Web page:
here are another half dozen of Charles Keeping’s splendid drawings. I will write more when I have finished the book, but this illustration of Sam Weller labouring over a love letter epitomises the artist’s adherence to the author’s description, even to the extent of resting his head on his left arm in his efforts to follow his letters across the page. (It may be helpful for anyone reading the text accompanying this illustration to know that ‘mother-in-law’ is an archaic term for stepmother).

This evening we dined on fine fusion fare consisting of tasty tempera prawns; a rack of pork ribs doused in plum sauce; savoury rice jam-packed with finely chopped omelette and vegetables; and tender mange-toutes, followed by moist and crunchy baklavas, with which the Culinary Queen drank Peroni and I drank Clos des Batuts Cahors 2017.

John’s Bedroom

The moon still shone brightly as Jackie went out to photograph

the pastel pink dawn

as it tinted the roof tiles over the gabled bedroom that harboured John Corden on his recent visit.

Although we had suffered a little more damage such as fallen  pots, supports, and owls on the decking,

the camellias continue to proliferate.

These views along and beyond the Head Gardener’s Walk show snowdrops, bergenias,  camellias, and primulas,

another row of which, happily hindered by Nugget,

Jackie planted this morning. The labels lying on the soil are marking lily and gladiolus bulbs also inserted therein.

“Where’s Nugget?” (66).

The Assistant Photographer produced all these photographs, including this lovely composition of

cyclamens, vinca, and cherub sculpture.

This evening for dinner, Jackie produced baked gammon; piquant cauliflower and broccoli cheese; creamy mashed potatoes; and sautéed leeks mixed with chopped cabbage. I finished the Squinzano and Jackie abstained.

Keeping Dickens

Charle Keeping https://en.wikipedia.org/wiki/Charles_Keeping was probably my favourite contemporary book illustrator. So, when, in the late 1970s, the Folio Society sought members’ recommendations for pairings of books and illustrators, there was only one possible submission for me.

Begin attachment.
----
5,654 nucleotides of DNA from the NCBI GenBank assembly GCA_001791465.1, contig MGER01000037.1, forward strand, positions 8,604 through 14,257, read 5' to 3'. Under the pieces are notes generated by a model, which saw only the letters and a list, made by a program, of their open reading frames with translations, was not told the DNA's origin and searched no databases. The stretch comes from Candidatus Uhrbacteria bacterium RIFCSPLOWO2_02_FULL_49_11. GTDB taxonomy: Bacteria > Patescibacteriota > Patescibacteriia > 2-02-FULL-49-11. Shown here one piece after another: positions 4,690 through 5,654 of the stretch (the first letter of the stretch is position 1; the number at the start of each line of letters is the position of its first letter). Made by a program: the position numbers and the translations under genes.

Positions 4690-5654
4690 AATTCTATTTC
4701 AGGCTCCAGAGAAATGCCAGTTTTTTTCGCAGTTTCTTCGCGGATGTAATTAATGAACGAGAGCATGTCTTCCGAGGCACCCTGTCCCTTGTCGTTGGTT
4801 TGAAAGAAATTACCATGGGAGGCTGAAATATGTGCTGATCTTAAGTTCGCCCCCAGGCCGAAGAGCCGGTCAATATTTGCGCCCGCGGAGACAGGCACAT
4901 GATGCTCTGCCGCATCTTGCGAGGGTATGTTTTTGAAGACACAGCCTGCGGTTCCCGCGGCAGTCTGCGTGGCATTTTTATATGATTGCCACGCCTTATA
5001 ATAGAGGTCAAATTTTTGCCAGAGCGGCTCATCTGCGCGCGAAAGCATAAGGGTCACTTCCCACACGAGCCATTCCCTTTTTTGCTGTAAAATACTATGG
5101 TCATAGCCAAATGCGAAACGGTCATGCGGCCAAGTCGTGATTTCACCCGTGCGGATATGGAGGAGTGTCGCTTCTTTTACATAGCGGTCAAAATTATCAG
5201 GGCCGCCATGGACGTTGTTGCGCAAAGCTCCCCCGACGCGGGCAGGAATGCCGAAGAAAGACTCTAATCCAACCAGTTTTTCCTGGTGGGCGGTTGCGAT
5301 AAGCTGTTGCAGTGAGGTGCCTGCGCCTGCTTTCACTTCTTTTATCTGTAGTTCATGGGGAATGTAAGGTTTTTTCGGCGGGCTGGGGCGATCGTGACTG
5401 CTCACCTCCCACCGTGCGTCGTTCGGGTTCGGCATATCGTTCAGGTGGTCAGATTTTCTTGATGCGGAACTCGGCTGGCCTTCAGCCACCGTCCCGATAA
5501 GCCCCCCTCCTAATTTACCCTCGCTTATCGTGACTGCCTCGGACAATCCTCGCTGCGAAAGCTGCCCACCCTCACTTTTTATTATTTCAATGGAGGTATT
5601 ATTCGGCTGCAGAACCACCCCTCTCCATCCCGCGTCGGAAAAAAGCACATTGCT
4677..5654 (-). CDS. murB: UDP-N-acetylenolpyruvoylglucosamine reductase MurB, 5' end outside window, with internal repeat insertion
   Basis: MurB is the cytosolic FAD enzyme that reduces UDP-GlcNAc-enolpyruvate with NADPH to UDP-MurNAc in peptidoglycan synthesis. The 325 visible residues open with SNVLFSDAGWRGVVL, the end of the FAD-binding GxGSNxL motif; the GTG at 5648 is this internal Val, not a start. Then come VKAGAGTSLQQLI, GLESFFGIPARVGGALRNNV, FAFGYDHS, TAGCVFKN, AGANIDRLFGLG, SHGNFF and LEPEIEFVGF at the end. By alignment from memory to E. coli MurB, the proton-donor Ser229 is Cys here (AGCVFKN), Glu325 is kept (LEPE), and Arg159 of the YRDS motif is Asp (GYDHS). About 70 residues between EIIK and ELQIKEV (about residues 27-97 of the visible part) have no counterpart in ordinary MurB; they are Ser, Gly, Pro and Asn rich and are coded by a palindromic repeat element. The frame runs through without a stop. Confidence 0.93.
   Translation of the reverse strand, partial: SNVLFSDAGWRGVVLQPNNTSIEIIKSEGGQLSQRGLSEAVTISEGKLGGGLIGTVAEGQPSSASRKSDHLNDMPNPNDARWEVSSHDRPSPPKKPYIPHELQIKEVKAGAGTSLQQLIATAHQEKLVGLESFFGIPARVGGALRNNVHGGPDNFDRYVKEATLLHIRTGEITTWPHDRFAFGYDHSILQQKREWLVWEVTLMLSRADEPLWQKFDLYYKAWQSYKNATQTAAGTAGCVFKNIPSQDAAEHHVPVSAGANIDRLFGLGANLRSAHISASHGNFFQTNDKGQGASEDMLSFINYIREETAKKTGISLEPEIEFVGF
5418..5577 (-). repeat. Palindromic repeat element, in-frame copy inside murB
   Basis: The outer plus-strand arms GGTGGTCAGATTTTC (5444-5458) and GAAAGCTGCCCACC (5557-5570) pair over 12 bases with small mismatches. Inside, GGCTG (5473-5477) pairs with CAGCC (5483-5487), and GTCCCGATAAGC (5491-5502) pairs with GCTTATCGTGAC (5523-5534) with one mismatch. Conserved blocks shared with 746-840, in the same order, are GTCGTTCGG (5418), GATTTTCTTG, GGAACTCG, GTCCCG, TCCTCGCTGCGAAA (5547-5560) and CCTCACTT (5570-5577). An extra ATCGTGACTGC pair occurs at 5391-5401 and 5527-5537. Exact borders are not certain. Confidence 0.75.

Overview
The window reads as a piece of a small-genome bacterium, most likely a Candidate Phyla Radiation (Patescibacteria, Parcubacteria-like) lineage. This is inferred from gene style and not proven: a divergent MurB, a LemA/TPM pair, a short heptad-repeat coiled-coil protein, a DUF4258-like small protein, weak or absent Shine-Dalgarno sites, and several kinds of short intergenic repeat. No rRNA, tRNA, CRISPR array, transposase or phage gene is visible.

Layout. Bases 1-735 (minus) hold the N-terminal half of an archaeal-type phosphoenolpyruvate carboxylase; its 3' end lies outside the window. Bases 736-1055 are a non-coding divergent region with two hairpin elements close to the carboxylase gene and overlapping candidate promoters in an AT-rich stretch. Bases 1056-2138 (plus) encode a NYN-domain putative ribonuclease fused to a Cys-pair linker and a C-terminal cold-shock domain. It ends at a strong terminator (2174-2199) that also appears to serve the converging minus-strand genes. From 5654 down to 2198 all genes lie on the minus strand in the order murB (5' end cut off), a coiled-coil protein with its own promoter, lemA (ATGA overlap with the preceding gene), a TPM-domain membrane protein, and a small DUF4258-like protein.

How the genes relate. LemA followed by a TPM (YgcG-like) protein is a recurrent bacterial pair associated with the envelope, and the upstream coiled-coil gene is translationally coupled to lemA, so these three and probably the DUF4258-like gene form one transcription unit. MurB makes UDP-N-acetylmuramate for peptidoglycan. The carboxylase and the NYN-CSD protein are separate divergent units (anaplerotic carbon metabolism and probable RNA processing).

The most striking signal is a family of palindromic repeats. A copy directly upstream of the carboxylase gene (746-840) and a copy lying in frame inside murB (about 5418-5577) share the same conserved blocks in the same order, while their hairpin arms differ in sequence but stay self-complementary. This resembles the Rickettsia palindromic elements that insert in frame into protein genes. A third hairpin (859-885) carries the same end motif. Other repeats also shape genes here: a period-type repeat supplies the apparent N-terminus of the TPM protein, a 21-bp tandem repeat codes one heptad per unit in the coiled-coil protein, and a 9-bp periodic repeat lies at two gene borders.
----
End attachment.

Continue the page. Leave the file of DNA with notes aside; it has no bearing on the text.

In 1981 the first of the Dickens series was published. Derek Parker reviewed it thus

in The Times on 4th of June that year. This cutting is slipped inside The Pickwick Papers, which I am currently reading.

Normally I do not feature a book until I have finished it. In the case of this tome I might be some time. I will comment on the text when that time comes, but I have decided to take my readers on a ramble through Mr. Keeping’s signature line drawings as far as I have got.

Here is the frontispiece.

Such pagination as the overflowing layout allows will indicate the publisher’s generous proliferation of penmanship exuberantly deployed.

I have scanned full pages in order to display the artist’s scintillating gems bursting from the text.

Should there be sufficient interest I will present further pictures as I turn the pages of the book.

While I occupied myself preparing this post Jackie photographed a crab apple tree full of sparrows debating whether to trust a new feeder.

Strong winds and very heavy rain had beset us overnight and this morning.

Later, all was reasonably calm and we took a short drive into the afternoon sun.

Clear streams ran down the gutters on Holmsley Passage where

the crossing gate and scudding clouds were reflected in rippling pools.

Trees on the skyline stood against the lowering sun as it peered from behind the clouds;

a mud-caked pony nibbled at yellow gorse;

and the hide of chomping cattle was tinged with red outlines.

Sunset occurred as we returned by Holmsley Road. That, too, was reflected in waterlogged terrain.

This evening we dined with Elizabeth at Lal Quilla. I enjoyed Goan King Prawn; Elizabeth’s choice was Lamb Chana; and Jackie’s Chicken Sag. We shared mushroom and pilau rice, a plain paratha, and Tarka Dal. Jackie and I drank Kingfisher; Elizabeth chose Cobra. The welcome, food, and service were as good as ever.